‘And Just Like That…’ Producers Respond To Criticism Of Steve Brady

“And Just Like That…” Producers
You are responding to criticism of Steve Brady

Steve Brady (David Eigenberg) and Miranda Hobbes (Cynthia Nixon) in “And Just Like That…”

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“Sex and the City” fans criticize the story about Steve Brady in the spin-off “And Just Like That…” Now the producers are reacting.

The “Sex and the City” spin-off “And Just Like That…” has been on Sky and Sky Ticket in Germany since the beginning of December. In the USA, criticism of the character Steve Brady, played by David Eigenberg (57), has been increasing since the start. Miranda Hobbes, embodied by Cynthia Nixon (55), is no longer happy in her marriage to Steve Brady in the series. However, she does not talk about this with her husband, he seems to be completely in the dark about this and gets little to talk about.

The “Vogue” criticizedthat Steve Brady’s hearing loss “should not be his central personal characteristic”. The men in the series “appear to be ghosts of themselves”. “The Cut” recently ran the headline “Steve deserves better” and asked “where is Steve anyway on this series?” Author Roxane Gay (47) tweetedthat the creators of the series “didn’t give Steve a single good scene”. “He’s just walking around screaming and talking absolute nonsense. That’s bizarre. He was so lovely.”

The series’ executive producers, Julie Rottenberg and Elisa Zuritsky, have now responded to the criticism. In an interview with “Vanity Fair” Zuritsky stressed: “Everyone on the show, every single person, loves David Eigenberg as a person. We love him as an actor. We love Steve.” Zuritsky promised there would be a scene where Steve would also reveal his feelings.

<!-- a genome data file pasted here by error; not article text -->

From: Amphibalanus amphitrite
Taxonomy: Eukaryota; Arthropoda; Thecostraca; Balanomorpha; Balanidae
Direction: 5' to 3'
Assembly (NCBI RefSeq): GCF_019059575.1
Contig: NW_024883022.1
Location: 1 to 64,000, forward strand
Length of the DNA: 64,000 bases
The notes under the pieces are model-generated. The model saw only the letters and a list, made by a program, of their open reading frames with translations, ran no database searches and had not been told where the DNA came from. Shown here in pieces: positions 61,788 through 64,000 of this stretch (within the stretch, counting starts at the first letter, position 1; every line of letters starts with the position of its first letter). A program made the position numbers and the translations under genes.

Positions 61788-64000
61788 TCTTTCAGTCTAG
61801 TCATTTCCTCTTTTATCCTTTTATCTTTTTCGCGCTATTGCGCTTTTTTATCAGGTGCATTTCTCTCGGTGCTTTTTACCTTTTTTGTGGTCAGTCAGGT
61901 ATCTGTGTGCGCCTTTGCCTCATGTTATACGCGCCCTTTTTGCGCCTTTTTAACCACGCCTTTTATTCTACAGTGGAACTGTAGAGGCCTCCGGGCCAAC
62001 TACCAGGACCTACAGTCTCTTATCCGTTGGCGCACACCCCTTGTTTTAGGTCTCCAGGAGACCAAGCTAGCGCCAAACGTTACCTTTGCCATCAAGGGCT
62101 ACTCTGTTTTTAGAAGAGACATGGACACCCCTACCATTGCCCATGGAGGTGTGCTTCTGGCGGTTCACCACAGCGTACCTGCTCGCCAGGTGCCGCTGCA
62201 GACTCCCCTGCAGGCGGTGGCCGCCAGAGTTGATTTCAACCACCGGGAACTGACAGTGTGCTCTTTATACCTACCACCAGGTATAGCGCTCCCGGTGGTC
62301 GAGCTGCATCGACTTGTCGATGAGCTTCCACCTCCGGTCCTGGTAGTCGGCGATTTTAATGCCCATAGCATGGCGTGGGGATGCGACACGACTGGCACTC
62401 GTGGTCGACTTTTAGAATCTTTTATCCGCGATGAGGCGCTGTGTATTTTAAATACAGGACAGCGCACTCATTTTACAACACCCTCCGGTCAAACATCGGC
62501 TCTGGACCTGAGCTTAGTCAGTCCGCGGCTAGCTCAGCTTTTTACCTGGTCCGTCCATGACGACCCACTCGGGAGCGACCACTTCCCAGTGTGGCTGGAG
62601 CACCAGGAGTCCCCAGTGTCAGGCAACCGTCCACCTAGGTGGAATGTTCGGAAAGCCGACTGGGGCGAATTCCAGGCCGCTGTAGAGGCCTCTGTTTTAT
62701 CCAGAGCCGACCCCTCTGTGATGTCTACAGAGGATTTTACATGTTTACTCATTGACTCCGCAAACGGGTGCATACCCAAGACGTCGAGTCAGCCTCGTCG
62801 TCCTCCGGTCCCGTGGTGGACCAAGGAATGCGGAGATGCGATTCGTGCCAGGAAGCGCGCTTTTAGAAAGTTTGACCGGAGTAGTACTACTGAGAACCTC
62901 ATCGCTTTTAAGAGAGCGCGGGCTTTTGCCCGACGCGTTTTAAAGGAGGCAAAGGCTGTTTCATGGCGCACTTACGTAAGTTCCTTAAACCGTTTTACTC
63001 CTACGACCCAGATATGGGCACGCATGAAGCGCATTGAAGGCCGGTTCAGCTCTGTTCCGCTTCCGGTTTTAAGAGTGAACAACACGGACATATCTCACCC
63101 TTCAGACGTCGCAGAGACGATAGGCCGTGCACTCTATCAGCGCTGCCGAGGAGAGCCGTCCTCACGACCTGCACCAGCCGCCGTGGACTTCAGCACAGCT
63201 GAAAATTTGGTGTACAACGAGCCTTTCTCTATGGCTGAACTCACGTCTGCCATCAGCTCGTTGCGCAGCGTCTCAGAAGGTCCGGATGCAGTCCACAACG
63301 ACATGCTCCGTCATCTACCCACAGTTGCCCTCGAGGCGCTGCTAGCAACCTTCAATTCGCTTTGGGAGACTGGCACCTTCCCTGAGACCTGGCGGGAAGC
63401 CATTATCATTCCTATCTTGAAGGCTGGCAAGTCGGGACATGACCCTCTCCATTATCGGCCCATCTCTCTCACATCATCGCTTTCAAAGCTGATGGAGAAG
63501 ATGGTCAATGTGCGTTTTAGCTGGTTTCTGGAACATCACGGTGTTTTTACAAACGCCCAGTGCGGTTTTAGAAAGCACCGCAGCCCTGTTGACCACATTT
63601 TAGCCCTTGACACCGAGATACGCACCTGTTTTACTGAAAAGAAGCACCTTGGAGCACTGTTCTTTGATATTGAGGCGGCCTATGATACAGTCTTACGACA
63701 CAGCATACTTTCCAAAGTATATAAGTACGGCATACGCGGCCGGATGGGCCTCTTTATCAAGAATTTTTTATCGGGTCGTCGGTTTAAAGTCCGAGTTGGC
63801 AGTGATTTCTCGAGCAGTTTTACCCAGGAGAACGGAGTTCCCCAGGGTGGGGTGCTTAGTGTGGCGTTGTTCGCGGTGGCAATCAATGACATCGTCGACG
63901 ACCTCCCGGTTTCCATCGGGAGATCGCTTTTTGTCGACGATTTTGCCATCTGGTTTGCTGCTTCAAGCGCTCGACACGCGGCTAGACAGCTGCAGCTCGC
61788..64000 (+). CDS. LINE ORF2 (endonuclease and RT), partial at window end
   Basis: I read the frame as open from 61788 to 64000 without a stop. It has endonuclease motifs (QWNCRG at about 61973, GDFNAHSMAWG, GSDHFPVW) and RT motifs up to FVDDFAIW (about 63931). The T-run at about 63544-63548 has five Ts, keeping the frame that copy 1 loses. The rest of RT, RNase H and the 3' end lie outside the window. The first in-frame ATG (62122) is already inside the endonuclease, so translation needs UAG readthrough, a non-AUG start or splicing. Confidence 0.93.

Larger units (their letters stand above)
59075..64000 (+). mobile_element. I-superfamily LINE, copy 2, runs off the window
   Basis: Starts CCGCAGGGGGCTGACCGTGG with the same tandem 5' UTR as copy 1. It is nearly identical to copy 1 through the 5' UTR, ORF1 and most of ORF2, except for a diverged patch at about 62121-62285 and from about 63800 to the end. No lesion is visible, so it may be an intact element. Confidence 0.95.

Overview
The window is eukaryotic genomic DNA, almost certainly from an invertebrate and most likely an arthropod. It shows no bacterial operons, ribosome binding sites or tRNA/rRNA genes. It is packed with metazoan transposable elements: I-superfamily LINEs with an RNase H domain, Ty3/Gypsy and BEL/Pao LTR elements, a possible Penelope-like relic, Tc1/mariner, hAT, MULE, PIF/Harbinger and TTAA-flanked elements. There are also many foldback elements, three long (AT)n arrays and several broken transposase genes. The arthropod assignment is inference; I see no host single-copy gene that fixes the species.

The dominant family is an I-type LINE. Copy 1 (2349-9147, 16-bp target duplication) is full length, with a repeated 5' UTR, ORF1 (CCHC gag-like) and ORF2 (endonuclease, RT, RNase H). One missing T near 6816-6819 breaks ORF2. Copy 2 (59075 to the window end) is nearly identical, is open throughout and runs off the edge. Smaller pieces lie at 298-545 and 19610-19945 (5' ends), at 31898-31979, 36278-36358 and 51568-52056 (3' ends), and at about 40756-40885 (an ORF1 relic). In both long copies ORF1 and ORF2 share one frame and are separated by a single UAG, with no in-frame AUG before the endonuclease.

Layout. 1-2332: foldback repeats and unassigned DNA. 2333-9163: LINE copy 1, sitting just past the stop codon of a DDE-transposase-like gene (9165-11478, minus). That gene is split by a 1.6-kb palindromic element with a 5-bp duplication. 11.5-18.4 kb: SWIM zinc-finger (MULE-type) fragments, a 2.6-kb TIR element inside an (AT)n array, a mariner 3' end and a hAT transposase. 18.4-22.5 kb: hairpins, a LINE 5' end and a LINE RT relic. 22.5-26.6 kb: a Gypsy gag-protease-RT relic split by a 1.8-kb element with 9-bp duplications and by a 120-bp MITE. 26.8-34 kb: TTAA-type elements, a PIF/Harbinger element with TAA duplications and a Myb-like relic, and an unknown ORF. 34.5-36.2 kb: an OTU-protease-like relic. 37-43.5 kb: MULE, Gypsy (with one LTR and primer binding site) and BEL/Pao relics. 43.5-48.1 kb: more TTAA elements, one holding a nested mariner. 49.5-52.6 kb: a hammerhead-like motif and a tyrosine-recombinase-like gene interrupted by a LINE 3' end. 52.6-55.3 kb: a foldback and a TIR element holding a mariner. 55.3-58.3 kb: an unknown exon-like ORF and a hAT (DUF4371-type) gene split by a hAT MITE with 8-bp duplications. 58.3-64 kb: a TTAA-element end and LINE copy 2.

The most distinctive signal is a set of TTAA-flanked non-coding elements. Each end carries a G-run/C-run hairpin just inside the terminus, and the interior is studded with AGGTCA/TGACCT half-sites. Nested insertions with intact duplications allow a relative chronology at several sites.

“Even loved ones have crises”

The creators of the series “did not necessarily want to create virtuous characters,” said Elisa Zuritsky. “Even loved ones have crises. Even moral, generally wonderful people make decisions that aren’t necessarily admirable or virtuous.” The reality is that “sometimes your friends make decisions that you may not agree with or that worry you, but you have to let them make their own decisions.” Sometimes it’s difficult, says Zuritsky.

“Adult couples grow apart, and people come to realizations about what makes their spouse fulfilling and unfulfilling for them. Miranda’s story was very representative of a particular path that many women find themselves on,” added Rottenberg.


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